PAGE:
In this article, we explain when it makes sense to file a Chapter 13 bankruptcy rather than a Chapter 7 bankruptcy. We will answer the following questions: (1) “what is the difference between a Chapter 13 Bankruptcy and a Chapter 7 bankruptcy?” (2) “when does it make sense to file a Chapter 13 bankruptcy rather than a Chapter 7 bankruptcy?,” and (3) “what are the eligibility requirements for a Chapter 13 bankruptcy?”
What is the Difference Between a Chapter 13 Bankruptcy and a Chapter 7 Bankruptcy?
For some foundational information about the Chapter 7 bankruptcy process, you can check out our article, The Chapter 7 Bankruptcy Process Explained.
A Chapter 7 bankruptcy completely wipes out all of the debtor’s dischargeable debts while a Chapter 13 bankruptcy provides for the payment of some or all of the debtor’s debts over the course of 3 to 5 years. If, based on the debtor’s income, the debtor will not be able to pay off the full amount of the debts during the allotted time period in a Chapter 13 payment plan, the plan may provide for payment of a portion of the debts, with the remainder of the debt being discharged at the conclusion of the payment plan.
In both a Chapter 13 bankruptcy and a Chapter 7 bankruptcy, an “automatic stay” on collection of debts prevents creditors from taking any collection action while the case is ongoing. In the context of Chapter 13 bankruptcies, this means that creditors cannot take action against the debtor for the duration of the 3 to 5 year payment plan so long as the debtor continues to make payments according to the plan.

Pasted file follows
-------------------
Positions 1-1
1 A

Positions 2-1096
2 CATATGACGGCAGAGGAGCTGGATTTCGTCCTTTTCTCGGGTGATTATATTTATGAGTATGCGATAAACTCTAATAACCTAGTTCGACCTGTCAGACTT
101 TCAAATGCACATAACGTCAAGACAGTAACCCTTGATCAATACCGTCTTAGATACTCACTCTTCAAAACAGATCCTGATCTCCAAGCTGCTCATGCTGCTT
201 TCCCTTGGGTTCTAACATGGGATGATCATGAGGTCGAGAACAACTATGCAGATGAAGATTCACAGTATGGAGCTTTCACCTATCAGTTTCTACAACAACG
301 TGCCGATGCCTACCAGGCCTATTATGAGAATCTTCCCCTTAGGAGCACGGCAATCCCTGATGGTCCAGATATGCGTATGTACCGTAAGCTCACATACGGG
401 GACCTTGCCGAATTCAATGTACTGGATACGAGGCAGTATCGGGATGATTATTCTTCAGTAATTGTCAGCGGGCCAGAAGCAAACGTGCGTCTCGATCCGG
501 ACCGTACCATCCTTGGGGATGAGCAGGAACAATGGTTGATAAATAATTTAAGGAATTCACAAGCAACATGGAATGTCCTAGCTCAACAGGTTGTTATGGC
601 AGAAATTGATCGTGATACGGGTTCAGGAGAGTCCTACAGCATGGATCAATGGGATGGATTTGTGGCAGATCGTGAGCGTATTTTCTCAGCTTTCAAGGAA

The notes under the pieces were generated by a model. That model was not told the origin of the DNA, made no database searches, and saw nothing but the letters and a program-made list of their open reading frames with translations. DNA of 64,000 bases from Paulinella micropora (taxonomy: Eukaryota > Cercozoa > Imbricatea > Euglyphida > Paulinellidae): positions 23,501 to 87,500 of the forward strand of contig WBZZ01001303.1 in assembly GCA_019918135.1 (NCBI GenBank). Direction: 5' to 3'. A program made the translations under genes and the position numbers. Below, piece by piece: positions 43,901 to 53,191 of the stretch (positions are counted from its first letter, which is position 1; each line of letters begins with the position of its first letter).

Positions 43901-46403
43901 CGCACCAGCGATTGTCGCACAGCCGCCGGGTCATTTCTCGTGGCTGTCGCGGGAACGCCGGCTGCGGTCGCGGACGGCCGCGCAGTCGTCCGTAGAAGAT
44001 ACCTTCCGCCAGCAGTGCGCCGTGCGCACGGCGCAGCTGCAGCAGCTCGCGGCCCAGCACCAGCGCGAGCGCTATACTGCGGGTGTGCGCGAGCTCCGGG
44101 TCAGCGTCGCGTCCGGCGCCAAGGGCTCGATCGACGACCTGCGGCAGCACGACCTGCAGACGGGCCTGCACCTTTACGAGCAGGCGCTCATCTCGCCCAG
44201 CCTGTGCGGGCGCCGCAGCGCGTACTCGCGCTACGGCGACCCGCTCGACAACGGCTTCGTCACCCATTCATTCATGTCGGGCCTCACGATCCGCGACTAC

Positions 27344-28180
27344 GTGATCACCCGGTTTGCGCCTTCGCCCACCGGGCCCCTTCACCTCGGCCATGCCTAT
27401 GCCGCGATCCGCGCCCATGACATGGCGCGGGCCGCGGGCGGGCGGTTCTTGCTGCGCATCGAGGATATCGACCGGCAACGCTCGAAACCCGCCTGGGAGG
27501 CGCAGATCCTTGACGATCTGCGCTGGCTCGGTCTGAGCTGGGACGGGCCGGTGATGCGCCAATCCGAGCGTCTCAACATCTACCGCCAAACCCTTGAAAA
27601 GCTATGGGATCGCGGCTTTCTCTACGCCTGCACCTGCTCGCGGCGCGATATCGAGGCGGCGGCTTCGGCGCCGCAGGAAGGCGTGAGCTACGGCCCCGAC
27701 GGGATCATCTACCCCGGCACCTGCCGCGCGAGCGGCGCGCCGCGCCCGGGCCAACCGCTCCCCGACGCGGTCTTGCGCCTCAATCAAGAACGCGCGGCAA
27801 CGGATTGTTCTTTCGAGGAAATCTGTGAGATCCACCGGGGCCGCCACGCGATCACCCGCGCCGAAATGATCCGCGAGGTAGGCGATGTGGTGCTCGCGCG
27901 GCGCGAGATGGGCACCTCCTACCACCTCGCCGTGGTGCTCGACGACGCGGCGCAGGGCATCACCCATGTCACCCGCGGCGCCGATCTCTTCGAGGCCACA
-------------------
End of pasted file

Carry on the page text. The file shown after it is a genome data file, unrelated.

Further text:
In a Chapter 7 bankruptcy, the debtor’s assets that are not exempt from bankruptcy liquidation are collected by the trustee and distributed to the debtor’s creditors in order to satisfy the debtor’s debts. In a Chapter 13 bankruptcy, the debtor is permitted to keep his or her assets and, instead, his or her income over the course of the plan is used to satisfy the debts.
When Does it Make Sense to File a Chapter 13 Bankruptcy Rather than a Chapter 7 Bankruptcy?
All things being equal, it is more advantageous to debtors to wipe out all of their dischargeable debts immediately through a Chapter 7 bankruptcy than to repay some or all of the debt over the course of 3 to 5 years through a Chapter 13 bankruptcy. However, there some scenarios where a Chapter 13 bankruptcy is the best option:
- Debtors may file a Chapter 13 bankruptcy when they are not eligible to file a Chapter 7 bankruptcy. A debtor is not eligible for a Chapter 7 bankruptcy if the debtor discharged his or her debts through a Chapter 7 case that was filed within the previous 8 years. The debtor may also be ineligible for Chapter 7 if his or her income is too high to qualify for Chapter 7 bankruptcy. This is determined through a calculation called the Chapter 7 “means test.” In both of these situations, the debtor may be eligible for a Chapter 13 bankruptcy even though he or she is not eligible for a Chapter 7 bankruptcy.